NDSU can thrive, not just survive, presidential candidate Hesham El-Rewini says
The fourth candidate to visit campus is a former University of North Dakota Dean. Mary Holz-Clause, a leader for the University of Minnesota Crookston and Morris campuses, will visit NDSU Thursday, Feb. 3.
FARGO — North Dakota State University has faced challenging times over the last several years, but Hesham El-Rewini said he sees the hard times as a call to action.
“Surviving is not the goal,” the provost and senior vice president of academic affairs for Marymount University in Washington, D.C., said Wednesday, Feb. 2, at the Memorial Union. “Thriving is the goal.”
The fourth of five candidates to visit NDSU for the presidential search said many colleges and universities across the country will survive the challenges amplified by the coronavirus pandemic, but few will thrive. NDSU could be one of the latter, he said.
“Those are the ones that take advantage of this defining moment,” he said of thriving schools.
El-Rewini is familiar with North Dakota. Before going to D.C., he was the engineering dean and a senior vice provost at the University of North Dakota. His wife, Sherine, also completed her medical training in Fargo through Sanford Health, so they spent a lot of time in the city, he said.
He also was a computer science and engineering chair at Southern Methodist University in Dallas and an interim computer science chair for the University of Nebraska Omaha.
During his public forum, El-Rewini emphasized building a culture of trust, openness, transparency and positivity. NDSU faculty and staff have noted these qualities are wanted in their next president.
“To me, this is foundational,” he said, adding he is proud of his reputation of listening to stakeholders. “You cannot succeed, you cannot do anything without this.”
He said in the past he has hosted monthly town hall meetings, walks with students and weekly teas so people can visit with him and discuss concerns about his school. He said he would do something similar at NDSU.
He also discussed stabilizing NDSU’s finances through increasing enrollment, seeking out more research dollars and telling the story of the university to help increase fundraising. NDSU’s enrollment has dropped over the last seven years.
El-Rewini said he intends to offer innovative programming and target online students, nontraditional students and those who haven’t finished their degrees.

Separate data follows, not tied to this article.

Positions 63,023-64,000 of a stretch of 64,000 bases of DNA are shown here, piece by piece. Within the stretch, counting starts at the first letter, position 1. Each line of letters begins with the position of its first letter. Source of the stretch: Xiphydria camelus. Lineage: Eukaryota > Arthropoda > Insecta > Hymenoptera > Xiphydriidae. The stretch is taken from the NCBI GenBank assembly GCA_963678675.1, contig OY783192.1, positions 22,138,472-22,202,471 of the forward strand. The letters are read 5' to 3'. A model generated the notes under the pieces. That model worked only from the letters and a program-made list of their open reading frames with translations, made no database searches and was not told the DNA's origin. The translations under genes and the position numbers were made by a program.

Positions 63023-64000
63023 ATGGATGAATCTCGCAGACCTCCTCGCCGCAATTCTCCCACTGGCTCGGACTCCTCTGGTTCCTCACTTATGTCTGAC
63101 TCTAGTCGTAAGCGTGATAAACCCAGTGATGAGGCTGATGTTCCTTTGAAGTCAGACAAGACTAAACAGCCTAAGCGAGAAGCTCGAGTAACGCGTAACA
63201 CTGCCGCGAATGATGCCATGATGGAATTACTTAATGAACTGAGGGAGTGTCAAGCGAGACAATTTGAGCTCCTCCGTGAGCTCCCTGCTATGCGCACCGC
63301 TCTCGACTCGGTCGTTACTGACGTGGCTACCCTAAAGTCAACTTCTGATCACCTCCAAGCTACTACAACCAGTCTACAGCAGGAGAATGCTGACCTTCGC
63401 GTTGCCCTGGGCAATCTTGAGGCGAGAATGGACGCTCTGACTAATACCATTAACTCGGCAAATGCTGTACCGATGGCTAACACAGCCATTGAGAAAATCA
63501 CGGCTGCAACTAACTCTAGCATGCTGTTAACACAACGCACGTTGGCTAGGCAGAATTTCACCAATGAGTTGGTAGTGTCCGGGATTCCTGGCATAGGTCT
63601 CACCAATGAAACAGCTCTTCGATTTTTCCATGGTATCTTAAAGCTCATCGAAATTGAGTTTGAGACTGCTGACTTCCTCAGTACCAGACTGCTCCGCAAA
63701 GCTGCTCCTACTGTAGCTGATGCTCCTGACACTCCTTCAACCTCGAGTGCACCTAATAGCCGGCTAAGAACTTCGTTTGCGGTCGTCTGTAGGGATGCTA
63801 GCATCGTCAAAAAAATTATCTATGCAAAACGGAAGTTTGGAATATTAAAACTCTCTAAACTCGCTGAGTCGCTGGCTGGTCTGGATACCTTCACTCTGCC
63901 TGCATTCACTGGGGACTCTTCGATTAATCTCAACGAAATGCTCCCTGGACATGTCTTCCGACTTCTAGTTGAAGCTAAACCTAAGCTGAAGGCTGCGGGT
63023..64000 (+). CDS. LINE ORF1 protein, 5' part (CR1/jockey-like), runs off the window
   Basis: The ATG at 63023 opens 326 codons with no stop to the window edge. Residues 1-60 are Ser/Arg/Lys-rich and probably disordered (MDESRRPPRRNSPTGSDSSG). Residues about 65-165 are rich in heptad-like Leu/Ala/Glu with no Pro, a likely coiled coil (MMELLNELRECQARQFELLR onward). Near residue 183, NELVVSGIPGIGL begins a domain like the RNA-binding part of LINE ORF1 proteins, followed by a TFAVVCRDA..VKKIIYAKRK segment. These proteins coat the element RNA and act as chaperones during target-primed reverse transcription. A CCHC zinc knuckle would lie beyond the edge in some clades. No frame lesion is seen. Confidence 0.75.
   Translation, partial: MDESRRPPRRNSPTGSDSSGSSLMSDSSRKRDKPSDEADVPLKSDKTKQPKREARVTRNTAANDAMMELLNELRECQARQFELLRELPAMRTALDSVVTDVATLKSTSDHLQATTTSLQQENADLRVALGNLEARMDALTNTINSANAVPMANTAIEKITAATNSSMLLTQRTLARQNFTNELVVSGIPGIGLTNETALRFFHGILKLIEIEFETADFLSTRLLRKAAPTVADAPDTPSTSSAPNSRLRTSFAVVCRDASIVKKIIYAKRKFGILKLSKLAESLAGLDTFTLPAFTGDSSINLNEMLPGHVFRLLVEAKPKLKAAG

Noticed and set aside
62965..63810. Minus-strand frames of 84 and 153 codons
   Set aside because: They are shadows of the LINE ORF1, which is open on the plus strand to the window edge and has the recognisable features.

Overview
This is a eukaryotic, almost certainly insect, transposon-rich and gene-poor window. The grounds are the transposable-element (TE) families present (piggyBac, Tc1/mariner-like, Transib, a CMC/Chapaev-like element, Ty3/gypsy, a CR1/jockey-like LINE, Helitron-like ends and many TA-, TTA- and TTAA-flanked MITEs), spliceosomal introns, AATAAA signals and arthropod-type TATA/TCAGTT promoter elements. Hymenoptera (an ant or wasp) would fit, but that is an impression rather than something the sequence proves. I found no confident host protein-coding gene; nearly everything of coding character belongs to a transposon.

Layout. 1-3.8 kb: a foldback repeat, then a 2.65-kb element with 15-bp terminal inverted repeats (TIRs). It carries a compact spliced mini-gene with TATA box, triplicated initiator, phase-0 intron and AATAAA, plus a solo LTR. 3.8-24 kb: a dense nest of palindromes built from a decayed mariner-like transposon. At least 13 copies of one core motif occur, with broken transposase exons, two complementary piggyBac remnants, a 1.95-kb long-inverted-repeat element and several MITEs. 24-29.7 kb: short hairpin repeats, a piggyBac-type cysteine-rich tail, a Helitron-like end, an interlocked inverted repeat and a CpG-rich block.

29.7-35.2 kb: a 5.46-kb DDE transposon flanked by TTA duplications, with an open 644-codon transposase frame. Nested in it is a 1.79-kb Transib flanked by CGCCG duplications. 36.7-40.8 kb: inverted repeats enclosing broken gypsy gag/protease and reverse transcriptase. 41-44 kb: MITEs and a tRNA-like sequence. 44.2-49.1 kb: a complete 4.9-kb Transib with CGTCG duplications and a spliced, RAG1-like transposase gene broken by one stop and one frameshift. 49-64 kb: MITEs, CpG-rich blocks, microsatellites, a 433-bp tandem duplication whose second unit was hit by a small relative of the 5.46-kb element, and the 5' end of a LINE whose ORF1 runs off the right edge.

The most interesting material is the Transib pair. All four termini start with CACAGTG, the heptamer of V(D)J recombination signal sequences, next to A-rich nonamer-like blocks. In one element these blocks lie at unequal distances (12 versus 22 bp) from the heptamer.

“We need to reach them where they are,” he said.
NDSU also can use Bison sports, particularly football, to attract students. Marymount is trying to start a football program, he said. Athletics not only plays a role in creating spirit at schools but can be used as teaching mechanisms for nonathletes, El-Rewini said.
He noted he invited UND head football coach Bubba Schweigert to his engineering classes to teach students about teamwork, planning, discipline and other aspects of sports.
“I understand the role that the president must play in an NCAA Division I university, and I will be more than happy to play that,” he said.
When asked about diversity and inclusion, El-Rewini said it involves more than hiring a team of administrators with different ethnicities. NDSU must make people feel, as he put it, accepted, respected and expected everyday.
“Diversity and inclusion should be something that we believe in and not just do it to check a box,” he said.
Mary Holz-Clause, chancellor of the University of Minnesota in Crookston and acting executive chancellor for the University of Minnesota’s Morris and Crookston campuses, will visit NDSU on Thursday, Feb. 3.
A presidential search committee will choose on Friday at least three finalists for interviews with the North Dakota State Board of Higher Education. The board will then pick a candidate to succeed President Dean Bresciani later this month. The next president is expected to assume office around July 1.